Ever wondered how some women can eat whatever they want and still appear underweight? They might have an "overdose" of a certain gene, new research has found.
Scientists at Britain's Imperial College London and the University of Lausanne in Switzerland discovered that a duplication of a part of chromosome 16 is associated with being underweight, Reuters reported.
Previously, researchers found that people with a missing copy of this gene are 43 times more likely to be morbidly obese but this study was the first to identify a cause of extreme thinness.
"This is the first genetic cause of extreme thinness that has been identified," said Professor Philippe Froguel from Imperial's school of public health, who led the study. "It's also the first example of a deletion and a duplication of one part of the genome having opposite effects."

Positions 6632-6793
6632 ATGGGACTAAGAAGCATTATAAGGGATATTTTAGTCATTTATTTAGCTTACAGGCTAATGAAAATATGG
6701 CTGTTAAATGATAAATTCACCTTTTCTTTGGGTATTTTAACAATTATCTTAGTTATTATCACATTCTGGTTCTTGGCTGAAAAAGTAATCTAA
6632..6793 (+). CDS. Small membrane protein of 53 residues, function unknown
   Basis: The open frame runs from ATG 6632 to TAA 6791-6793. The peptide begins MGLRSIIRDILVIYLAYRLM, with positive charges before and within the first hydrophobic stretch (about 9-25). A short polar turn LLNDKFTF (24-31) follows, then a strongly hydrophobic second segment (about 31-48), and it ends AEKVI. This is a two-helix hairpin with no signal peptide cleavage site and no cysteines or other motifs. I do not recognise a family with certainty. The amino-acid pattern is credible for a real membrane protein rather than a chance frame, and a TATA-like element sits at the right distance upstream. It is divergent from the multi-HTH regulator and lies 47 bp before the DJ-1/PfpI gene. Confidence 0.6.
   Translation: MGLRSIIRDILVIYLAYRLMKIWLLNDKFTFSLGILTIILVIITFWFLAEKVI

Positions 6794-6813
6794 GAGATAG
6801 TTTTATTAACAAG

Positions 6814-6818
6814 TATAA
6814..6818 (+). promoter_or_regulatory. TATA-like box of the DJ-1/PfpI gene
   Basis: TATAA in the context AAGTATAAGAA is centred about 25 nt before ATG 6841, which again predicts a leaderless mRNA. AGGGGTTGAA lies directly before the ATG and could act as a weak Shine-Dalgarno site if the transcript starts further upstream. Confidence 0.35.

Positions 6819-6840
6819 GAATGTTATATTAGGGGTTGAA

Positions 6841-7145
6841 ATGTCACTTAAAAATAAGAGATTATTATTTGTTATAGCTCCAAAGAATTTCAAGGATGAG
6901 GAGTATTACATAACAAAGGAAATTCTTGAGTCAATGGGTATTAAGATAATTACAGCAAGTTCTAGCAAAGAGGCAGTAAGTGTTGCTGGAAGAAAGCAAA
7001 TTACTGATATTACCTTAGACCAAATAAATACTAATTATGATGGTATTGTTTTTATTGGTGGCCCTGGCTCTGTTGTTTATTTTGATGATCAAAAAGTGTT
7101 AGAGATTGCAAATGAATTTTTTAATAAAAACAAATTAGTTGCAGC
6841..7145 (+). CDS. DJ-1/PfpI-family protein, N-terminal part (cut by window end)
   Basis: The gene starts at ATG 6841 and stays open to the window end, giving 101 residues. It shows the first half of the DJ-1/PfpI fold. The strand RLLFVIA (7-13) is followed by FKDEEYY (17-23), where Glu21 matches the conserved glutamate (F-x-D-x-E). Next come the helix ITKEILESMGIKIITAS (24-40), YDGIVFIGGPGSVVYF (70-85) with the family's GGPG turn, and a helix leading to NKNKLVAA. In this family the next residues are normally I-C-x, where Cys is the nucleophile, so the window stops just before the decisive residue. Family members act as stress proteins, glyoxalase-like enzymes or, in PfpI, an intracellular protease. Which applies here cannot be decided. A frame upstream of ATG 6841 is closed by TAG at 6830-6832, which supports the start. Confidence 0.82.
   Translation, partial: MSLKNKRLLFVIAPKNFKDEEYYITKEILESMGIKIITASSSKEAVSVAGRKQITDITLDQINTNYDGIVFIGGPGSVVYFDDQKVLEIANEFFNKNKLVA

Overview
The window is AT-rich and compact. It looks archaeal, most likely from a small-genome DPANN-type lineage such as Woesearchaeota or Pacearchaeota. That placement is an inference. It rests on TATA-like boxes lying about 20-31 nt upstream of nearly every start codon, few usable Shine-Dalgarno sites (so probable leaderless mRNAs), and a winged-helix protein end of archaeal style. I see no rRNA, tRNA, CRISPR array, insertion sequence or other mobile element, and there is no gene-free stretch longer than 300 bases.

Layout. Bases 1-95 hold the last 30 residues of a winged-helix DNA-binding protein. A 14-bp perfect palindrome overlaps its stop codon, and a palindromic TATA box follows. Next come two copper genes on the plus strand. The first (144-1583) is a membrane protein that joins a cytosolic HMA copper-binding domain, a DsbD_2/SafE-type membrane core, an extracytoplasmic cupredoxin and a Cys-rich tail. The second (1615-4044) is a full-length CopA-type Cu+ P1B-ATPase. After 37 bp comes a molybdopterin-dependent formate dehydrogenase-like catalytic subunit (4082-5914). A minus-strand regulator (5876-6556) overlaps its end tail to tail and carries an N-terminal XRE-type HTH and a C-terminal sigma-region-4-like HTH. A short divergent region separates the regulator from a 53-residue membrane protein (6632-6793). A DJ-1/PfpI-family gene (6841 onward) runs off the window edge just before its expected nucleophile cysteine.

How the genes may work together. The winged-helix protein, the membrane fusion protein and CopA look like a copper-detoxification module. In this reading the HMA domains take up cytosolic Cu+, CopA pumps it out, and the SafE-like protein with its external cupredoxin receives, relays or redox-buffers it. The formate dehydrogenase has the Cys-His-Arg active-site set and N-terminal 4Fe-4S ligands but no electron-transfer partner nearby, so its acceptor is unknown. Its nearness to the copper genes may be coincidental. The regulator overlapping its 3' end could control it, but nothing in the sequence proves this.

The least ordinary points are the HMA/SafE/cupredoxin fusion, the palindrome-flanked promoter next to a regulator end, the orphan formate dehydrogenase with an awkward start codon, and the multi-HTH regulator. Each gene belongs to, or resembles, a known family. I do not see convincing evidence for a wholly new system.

DNA of more than 95,000 children were analysed and half of those with the duplication of the chromosome had previously been diagnosed with a "failure to thrive", which means their rate of weight gain is significantly slower.
Researchers said that a duplication of chromosome makes men 23 times and women five times more likely to be underweight.
Professor Froguel said that while more research is needed, this may lead to new treatments of obesity and eating disorders.
"We now plan to sequence these genes and find out what they do, so we can get an idea of which ones are involved in regulating appetite," he said.
The study was published in the journal Nature.